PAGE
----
Though she wrote many poems and stories for children, many of her works also focus on death, as in "When I Am Dead":
When I am dead and buried underground,
And your dear eyes still greet the shining day,
Will you remember — "Thus she used to say —
And thus, and thus, her low voice used to sound"?
Will memory wander like a ghost around
The well-known paths — tread the accustomed way;
Or will you pluck fresh blossoms of the May,
And waste no rose upon my burial mound?
I would not have your life to sorrow wed —
Your joyous youth grief-stricken for my sake;—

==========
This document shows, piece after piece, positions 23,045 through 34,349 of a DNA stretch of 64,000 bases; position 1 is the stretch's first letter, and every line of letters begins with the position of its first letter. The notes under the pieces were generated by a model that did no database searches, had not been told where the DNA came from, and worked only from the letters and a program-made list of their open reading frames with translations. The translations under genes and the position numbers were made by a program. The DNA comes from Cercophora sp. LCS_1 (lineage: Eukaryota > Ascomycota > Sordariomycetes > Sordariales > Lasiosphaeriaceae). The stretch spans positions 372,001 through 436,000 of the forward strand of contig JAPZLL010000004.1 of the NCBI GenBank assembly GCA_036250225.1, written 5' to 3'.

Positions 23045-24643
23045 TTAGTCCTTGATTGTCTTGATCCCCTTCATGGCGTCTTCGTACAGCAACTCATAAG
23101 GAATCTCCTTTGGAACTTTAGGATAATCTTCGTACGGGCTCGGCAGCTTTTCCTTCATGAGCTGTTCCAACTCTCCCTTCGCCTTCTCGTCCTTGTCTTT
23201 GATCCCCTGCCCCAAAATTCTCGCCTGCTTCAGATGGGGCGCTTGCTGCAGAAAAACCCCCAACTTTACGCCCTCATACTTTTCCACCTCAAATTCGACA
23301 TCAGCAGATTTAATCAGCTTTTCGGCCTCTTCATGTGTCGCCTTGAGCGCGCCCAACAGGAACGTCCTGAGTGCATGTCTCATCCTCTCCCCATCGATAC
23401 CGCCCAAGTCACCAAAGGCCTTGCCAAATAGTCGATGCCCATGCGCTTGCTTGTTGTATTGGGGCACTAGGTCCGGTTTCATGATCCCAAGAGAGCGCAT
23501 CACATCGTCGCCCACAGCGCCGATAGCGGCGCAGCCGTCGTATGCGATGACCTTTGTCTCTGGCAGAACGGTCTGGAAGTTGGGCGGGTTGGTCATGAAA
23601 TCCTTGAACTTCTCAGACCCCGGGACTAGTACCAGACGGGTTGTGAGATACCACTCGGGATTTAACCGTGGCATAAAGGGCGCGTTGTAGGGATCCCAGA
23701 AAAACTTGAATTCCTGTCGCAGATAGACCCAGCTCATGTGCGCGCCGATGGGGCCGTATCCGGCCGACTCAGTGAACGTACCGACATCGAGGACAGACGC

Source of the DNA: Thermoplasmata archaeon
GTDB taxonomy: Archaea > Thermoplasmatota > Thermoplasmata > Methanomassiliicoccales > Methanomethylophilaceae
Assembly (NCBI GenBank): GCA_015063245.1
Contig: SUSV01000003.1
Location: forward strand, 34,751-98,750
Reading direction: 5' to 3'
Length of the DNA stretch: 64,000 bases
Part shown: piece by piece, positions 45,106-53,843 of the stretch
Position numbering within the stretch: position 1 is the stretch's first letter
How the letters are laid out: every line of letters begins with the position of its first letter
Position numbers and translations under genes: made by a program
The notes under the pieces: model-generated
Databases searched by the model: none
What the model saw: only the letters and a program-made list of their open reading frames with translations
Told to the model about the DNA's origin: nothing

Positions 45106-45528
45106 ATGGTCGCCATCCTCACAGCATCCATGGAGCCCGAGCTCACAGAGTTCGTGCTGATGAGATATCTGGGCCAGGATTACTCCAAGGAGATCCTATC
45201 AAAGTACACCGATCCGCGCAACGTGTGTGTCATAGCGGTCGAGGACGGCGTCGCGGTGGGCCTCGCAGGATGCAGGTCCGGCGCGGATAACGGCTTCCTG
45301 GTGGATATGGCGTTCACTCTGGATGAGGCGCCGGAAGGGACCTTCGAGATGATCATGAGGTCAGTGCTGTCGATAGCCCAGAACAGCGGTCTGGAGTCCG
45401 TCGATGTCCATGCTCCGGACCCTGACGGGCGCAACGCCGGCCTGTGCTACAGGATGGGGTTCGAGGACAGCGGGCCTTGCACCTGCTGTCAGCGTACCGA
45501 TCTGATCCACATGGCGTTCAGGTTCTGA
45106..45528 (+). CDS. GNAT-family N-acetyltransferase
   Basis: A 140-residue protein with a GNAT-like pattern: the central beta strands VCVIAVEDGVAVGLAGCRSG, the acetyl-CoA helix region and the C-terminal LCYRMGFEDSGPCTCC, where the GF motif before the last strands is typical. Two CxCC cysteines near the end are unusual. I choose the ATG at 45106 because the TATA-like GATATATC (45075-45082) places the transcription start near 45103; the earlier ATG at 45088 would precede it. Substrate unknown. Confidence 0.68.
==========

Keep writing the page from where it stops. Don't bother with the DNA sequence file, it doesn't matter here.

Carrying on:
Though black-winged Care her home with you should make,
Yet vain would be the scalding tears you shed;
And though your heart for love of me should break,
How could I hear, or heed, if I were dead?
And then there's her poem "What She Said In Her Tomb," which concludes with a similar message:
Now, at last, I lie asleep
Where no morrows break, —
Why take heed to tread so soft? —
Fear you lest I wake?
Time there was when I was red
As a rose in June
With the kisses of your lips, —
Ah, they failed me soon.
Now they would not warm my mouth
Though they fell like rain:
I am marble, dear; and they
Marble cannot stain.
Ah, if you had loved me more,
Been content to wait,
Some time you had found the key
To Love's inmost gate.
Why, indeed, should any man
Wait for Autumn days,
When the present Summer wooes
To her rosy ways?
Only, — now I lie here dead;
I shall not awake,
And you need not tread so soft
For my deaf ears' sake.